Whatever Roberto Di Matteo achieves at the Nou Camp tonight – and, despite what some dreamers will try to tell you, beating Barcelona would fall some way short of the last word in football fantasy – he will surely not be amazed to read that the oligarch will put up £25m for the return of Jose Mourinho to Stamford Bridge.
One valuable point about Di Matteo these last few extraordinary weeks has been his indisputable presence in the real world, something that could never be claimed on behalf of his ill-starred predecessor, Andre Villas-Boas.
The results include some remarkable side-effects for both Chelsea and the temporary manager. Most importantly, the club has been stabilised to the point where still highly effective players now know from one match to the other what they will be doing at game time and which set of tactics they will be following.
Though a routine situation in most successful clubs, for weather-beaten old pros like John Terry, Frank Lampard, Ashley Cole and, supremely, Didier Drogba, it must be pretty close to a born-again experience.
For Di Matteo, the advantage, having been around the block a few times as both a player and a coach, is that the only reward he is realistically pursuing, with the assurance of maximum support from some extremely experienced and still impressively accomplished players, is a sharp upgrading of his personal portfolio.
Could he possibly be surprised that Roman Abramovich, having once been advised that Mourinho had taken on too much power and glory for himself, is now all but persuaded that he has no alternative but to go back to the Special One?
Not, surely, if he wants to build on his reputation for a shrewd appreciation of both his own situation and those of all around him.
What, after all, can the oligarch lose by such a move? There would be two huge and immediate pluses.
First, Abramovich would be saying that after all the years of hit-and-miss, all the accumulated evidence that he had failed to learn some of the fundamentals of organising a consistently successful football club, he had finally been touched by a sense of his own folly. Second, he would be re-investing in a football man who is so very close to proving himself the most phenomenal winner in the history of the European game.
His defeat of Barcelona at the Nou Camp on Saturday night has almost certainly delivered the Spanish title – and the extraordinary personal record of winning league titles in Portugal, England, Italy and Spain. It also sharply lowered the odds on his winning the unique distinction of three European Cup triumphs with three separate clubs, as well as joining the late Bob Paisley on the all-time mark of three wins.
This is so much more than the streak of a genius in the art of self-aggrandisement. It is the irrefutable proof of someone utterly at home with the challenge of making a winning team in almost any circumstances, which would be a feat remarkable by any standards but is made nothing less than freakish when you set it against his hapless attempts to become a professional player.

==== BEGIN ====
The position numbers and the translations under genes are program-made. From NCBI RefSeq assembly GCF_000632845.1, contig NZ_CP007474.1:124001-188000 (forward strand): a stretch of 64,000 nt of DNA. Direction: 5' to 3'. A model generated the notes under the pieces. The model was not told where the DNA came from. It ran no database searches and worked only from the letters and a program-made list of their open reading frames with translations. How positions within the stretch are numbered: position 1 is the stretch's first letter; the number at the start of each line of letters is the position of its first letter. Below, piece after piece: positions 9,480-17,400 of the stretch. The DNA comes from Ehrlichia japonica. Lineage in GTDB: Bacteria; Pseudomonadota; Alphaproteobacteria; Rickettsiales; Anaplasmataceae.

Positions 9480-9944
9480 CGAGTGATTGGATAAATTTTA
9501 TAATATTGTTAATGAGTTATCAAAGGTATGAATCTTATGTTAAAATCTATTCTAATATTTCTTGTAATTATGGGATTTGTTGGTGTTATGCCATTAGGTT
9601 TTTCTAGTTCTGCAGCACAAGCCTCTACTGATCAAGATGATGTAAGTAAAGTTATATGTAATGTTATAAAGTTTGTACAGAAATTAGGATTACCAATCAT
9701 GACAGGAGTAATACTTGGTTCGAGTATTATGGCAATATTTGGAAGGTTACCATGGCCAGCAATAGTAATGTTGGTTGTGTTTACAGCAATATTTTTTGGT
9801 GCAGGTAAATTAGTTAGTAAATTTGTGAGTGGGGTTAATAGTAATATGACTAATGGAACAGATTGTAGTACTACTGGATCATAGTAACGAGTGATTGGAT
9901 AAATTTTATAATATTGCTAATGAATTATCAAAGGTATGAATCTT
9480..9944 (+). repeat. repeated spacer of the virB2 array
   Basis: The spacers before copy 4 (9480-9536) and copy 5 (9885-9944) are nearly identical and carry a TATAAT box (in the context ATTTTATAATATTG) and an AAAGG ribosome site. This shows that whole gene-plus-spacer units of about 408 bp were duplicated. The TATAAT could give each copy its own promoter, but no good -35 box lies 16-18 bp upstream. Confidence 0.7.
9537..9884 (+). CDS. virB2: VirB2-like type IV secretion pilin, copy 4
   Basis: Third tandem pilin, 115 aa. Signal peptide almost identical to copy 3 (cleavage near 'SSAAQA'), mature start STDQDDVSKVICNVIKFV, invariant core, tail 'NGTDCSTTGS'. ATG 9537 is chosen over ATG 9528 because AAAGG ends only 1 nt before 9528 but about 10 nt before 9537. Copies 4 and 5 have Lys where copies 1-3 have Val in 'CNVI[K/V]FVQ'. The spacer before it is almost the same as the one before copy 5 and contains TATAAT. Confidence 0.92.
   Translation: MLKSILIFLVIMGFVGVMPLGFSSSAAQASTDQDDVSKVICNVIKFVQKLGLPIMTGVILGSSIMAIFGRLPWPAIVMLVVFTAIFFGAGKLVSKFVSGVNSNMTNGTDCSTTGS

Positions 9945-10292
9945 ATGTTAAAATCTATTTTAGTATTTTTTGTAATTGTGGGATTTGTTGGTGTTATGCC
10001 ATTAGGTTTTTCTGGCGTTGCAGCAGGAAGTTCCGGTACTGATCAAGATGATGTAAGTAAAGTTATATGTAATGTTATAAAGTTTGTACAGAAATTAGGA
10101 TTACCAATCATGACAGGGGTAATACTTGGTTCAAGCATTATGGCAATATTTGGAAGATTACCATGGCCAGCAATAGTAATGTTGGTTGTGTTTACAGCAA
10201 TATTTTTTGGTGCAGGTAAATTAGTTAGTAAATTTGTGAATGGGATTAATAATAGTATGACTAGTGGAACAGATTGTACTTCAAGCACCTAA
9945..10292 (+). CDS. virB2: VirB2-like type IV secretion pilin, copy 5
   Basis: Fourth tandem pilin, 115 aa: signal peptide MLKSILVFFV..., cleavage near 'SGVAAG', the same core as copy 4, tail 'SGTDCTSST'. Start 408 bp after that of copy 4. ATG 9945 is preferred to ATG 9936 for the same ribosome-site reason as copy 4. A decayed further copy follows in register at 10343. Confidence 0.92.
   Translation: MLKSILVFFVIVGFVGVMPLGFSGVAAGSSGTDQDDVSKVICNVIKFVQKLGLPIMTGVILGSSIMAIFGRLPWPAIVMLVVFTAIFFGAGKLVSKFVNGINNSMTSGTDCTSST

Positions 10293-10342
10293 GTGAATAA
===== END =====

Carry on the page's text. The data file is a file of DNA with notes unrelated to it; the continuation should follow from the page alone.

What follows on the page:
Before tomorrow night's second-leg duel with Bayern Munich, when a 1-0 win by Real would be enough, Mourinho can already luxuriate in the distinction of being one of just three managers to win the great prize of Europe with different clubs. The others are the Austrian Ernst Happel (with Feyenoord in 1970, and Hamburg in 1983) and the German Ottmar Hitzfeld (Borussia Dortmund in 1997, and Bayern Munich in 2001.)
Any step beyond such a small, charmed circle would be impressive – that the one which now beckons Mourinho might come at the expense of Barcelona, probably the most lauded team in the history of club football, surely brings a touch of the surreal. Yet with around £1bn already invested in his European Cup ambition, it is hard to imagine any down-to-earth advice which would send Abramovich in any direction but Mourinho's.
Some say the move would involve too much lost pride but do you get to be one of the richest men in the world without recognising and learning from the worst of your mistakes? It is not likely. The same is surely true of the owner of a successful football club.
For Abramovich, now the fever centres around the chances of Di Matteo moving beyond a magnificent, perhaps even transforming, holding operation and reaching out for the Champions League success which has always been at the heart of the owner's football ambition. It presents a dilemma guaranteed to remind any man that owning a substantial part of the world is never guaranteed to make it any less complicated.
The best guess here is that Chelsea's unlikely run to glory will end, not without some fighting distinction, at the Nou Camp tonight, when Lionel Messi will be re-animated sufficiently to restore some old uncertainties and have rather more to say than some fractious words to the referee. However, there are other suspicions.
They include one that says Cristiano Ronaldo will be the driving force of Real's victory over Bayern at the Bernabeu and another that Jose Mourinho soon enough will have both La Liga and his third European title to underwrite the belief that football has never known such a man for all seasons and all places.
That Stamford Bridge will again figure on his itinerary seems to go beyond mere speculation. It is, after all, a rare piece of unfinished work for a man of apparently unlimited destiny.
Lewis Hamilton said it was soul-destroying and Jenson Button, normally one of Formula One's more phlegmatic figures, gave his own harrowing account of how it was in Bahrain, where they found the dead protester on a roof riddled with security-force gunshots and the motif of the Grand Prix was a burning tyre.